The North Norfolk MP - who has spent the last two days talking his options through with family members - is among the bookies' favourites to take the helm after Tim Farron stood down saying he could not reconcile his strong Christian faith with the party leadership.
The committed Christian took the reins in 2015 after the Lib Dems' disastrous showing at the general election that year, in which they were reduced from 57 MPs to just 8, with the electorate punishing them for their part in the coalition government.
Writing for the i newspaper, the former chief secretary to the Treasury said: "You can not be a leader of a liberal party while holding fundamentally illiberal and prejudiced views which fail to respect our party's great traditions of promoting equality for all our citizens".
But his leadership was called into question after Lord Brian Paddick - the party's home affairs spokesman in the House of Lords and a well-known gay activist - said he was quitting because of the leadership's views during the election.
On Twitter, Richard Chapman, adviser to the Church of England on Parliament and politics, said what had happened to Farron was "awful". And then imagine what would lead me to voluntarily relinquish that honour.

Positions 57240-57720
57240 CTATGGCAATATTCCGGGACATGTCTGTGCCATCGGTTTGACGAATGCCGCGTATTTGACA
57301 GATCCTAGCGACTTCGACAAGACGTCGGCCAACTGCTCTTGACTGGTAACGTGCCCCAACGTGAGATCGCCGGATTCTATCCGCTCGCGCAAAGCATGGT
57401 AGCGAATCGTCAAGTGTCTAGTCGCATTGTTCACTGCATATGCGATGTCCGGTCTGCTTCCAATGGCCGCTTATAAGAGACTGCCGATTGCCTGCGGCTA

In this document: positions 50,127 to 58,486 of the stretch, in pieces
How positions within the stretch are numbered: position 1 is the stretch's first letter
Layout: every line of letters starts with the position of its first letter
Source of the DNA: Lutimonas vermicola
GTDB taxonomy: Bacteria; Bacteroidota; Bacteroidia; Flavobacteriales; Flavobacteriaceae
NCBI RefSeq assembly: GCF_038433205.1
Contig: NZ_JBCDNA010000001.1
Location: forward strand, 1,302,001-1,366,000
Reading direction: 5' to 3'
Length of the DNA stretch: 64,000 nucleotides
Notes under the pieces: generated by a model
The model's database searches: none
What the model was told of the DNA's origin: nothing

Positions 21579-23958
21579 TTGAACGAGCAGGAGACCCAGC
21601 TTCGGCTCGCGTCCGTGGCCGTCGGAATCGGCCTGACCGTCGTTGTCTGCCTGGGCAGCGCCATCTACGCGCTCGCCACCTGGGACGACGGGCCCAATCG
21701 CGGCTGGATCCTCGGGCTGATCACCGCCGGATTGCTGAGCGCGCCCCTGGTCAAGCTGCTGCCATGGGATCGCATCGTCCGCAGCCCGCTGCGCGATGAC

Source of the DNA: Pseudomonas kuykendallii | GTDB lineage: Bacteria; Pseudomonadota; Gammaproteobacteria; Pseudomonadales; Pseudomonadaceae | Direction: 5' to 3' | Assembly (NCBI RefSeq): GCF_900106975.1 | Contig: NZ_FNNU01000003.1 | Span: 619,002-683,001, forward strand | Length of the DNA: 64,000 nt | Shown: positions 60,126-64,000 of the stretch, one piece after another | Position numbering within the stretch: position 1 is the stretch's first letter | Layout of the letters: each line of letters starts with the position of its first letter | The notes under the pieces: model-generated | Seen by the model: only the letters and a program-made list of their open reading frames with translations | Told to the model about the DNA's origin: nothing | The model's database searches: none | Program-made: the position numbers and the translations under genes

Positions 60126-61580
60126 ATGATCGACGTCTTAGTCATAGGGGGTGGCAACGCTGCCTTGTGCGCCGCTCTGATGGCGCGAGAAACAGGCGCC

"He increased our membership massively and he got people's enthusiasm back and brought in some decisive messages which helped us to win the by-election in Richmond Park a year ago".
At the start of this election, I found myself under scrutiny again - asked about matters to do with my faith. We had a hard election in 2015, so any ideas that we would go back to 50 MPs in 2017 was wishful thinking.
Farron's religious beliefs emerged as an issue early on in the recent British general election when he was challenged on his attitude toward same-sex marriage in a TV interview and was asked whether he thought homosexuality was a sin.More news: Pakistan can upset any team on their day, says Virat Kohli
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Mr Cooke, from Bramcote in Nottingham, admitted that he had sent an email to party bosses with a complaint about Mr Farron's personal conduct while "drunk" and has since retracted.
When he visited Hull during his tenure, she said he came across as "personable and likeable". For this, I am fired up and ready to go.
"I'm delighted to announce that I am standing to become Deputy Leader".
This is not an unreasonable point, you might say.
Ms Swinson could still end up running the party on an interim basis after Mr Farron steps down in July, if she is successful.
The 37-year-old East Dunbartonshire MP took on ex-deputy prime minister John Prescott during the 2001 general election, taking almost 15 per cent of the vote in Hull East.
Her decision leaves Sir Vince Cable, 74, the former business secretary, Sir Ed Davey, 51, the former energy secretary, and Norman Lamb, 59, the former health minister, as the frontrunners.
"The world hasn't changed", she said.